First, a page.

“Yes, I’ve read about those stories, but I don’t know how true they are and personally I’m not connected or being influenced,” Au said.
Su Bo, the vice-minister of United Front, attended the Vancouver-hosted 9th Conference of the World Guangdong Community Federation last May, according to documents released to theBreaker under freedom of information. The event highlighted the Belt and Road Initiative, President Xi Jinping’s massive, multi-trillion-dollar infrastructure-building program that extends to Africa and Europe.
Au said he attended the conference to promote Richmond as a destination for overseas Chinese to invest and do business. “[Mayor] Malcolm [Brodie] and I were invited to the event. It was really to promote Richmond, rather than the other way around.”
Au is a family therapist who came to Canada from Hong Kong in 1988. He said that “we cannot directly influence China,” but said he is proud of Canadian values of human rights and democracy.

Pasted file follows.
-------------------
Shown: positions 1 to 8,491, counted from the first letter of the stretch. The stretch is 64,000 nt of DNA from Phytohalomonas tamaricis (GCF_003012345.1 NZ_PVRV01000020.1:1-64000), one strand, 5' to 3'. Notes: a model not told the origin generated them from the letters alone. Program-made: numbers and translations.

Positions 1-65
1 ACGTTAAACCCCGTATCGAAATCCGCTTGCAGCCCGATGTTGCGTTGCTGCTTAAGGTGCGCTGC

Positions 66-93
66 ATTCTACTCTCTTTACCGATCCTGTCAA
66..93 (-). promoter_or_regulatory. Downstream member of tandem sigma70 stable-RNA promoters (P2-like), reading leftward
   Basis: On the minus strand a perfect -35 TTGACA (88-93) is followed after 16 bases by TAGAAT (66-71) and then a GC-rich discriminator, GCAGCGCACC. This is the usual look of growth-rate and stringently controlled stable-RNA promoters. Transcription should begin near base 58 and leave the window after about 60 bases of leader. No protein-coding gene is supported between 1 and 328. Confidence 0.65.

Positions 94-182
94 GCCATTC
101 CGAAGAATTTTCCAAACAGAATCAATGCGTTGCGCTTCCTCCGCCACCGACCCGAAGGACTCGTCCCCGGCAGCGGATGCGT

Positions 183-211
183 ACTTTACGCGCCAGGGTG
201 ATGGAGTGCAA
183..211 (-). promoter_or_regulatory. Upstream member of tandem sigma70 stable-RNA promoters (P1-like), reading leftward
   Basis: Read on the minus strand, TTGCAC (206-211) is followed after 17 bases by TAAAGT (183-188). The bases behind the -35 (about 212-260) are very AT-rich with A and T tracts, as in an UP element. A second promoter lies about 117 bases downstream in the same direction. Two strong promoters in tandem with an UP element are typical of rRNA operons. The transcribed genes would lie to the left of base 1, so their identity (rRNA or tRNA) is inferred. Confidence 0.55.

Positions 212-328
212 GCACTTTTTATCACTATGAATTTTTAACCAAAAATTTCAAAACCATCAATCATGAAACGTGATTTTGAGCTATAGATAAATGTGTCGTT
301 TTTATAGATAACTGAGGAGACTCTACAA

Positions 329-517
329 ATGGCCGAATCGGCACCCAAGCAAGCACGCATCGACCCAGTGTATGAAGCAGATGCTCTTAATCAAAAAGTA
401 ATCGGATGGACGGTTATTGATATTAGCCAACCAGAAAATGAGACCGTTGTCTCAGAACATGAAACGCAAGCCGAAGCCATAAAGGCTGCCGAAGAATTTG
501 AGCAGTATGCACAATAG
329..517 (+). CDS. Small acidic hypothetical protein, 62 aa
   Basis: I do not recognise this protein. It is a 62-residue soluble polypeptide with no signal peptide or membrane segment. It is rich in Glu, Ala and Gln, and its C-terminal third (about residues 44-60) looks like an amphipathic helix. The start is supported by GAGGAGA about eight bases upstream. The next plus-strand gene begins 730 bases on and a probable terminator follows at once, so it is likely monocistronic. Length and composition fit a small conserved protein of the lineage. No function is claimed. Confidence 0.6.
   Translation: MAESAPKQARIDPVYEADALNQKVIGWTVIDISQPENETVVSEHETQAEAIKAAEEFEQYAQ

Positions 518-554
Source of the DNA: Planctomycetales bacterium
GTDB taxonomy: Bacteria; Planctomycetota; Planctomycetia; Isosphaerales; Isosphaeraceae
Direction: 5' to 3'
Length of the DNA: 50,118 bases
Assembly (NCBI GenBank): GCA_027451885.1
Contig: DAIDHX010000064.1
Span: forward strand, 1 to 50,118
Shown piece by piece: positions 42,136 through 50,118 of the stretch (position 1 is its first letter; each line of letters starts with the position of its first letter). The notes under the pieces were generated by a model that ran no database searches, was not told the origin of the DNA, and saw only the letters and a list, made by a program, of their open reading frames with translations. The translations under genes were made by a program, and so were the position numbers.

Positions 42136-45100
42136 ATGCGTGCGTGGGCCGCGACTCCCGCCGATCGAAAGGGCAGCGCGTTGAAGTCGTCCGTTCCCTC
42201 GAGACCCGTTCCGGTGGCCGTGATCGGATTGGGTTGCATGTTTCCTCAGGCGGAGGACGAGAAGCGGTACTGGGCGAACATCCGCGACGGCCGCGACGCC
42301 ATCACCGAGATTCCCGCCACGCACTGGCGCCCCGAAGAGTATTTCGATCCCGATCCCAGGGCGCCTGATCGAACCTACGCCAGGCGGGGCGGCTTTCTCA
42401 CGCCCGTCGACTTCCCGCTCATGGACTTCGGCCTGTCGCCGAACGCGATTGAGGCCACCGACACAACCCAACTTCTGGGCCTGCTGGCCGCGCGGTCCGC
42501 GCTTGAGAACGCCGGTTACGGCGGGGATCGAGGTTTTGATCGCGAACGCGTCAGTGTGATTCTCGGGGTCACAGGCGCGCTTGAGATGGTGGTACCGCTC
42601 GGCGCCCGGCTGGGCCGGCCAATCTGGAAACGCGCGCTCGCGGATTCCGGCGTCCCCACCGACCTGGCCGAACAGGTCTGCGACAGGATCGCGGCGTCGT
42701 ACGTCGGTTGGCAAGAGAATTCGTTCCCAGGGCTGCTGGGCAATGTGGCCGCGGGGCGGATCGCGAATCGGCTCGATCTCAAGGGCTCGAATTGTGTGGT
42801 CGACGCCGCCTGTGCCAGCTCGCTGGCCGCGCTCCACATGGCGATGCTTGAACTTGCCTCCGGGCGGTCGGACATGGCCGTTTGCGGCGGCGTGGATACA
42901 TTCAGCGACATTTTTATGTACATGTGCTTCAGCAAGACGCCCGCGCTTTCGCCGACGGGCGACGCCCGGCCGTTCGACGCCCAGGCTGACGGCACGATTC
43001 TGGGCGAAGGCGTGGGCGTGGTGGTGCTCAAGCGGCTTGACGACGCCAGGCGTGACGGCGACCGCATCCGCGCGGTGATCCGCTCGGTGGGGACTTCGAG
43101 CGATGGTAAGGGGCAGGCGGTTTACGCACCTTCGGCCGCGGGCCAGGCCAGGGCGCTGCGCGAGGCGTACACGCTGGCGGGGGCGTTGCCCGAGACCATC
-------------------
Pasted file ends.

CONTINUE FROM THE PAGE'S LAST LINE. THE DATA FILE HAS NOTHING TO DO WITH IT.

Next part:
Asked if he would acknowledge China has human rights problems, he said that “every society has their own problems; Canada is not perfect.”
“Look at our record on the First Nations. Working towards common understanding and reconciliation is important,” he said.
Guo, who is aiming to defeat incumbent Brodie, told theBreaker on Oct. 2 that China has no human rights problem and that reporters enjoy freedom of speech, contrary to the reams of evidence gathered over decades by Human Rights Now, Amnesty International and the Committee to Protect Journalists. Asked for his opinion of Guo, Au said “voters have to make their own judgment.”
Richmond candidates have a lot on their minds, from the proliferation of mansions on farmland and birth tourism to a lack of English on signage, high land values and money laundering at River Rock casino. Au said he is saddened because this election is the “most-unpleasant” he has encountered.
“I’ve seen my community be more divided or polarized, and this is exactly what I don’t want to see happen,” he said.
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Bob Mackin One of the candidates who attended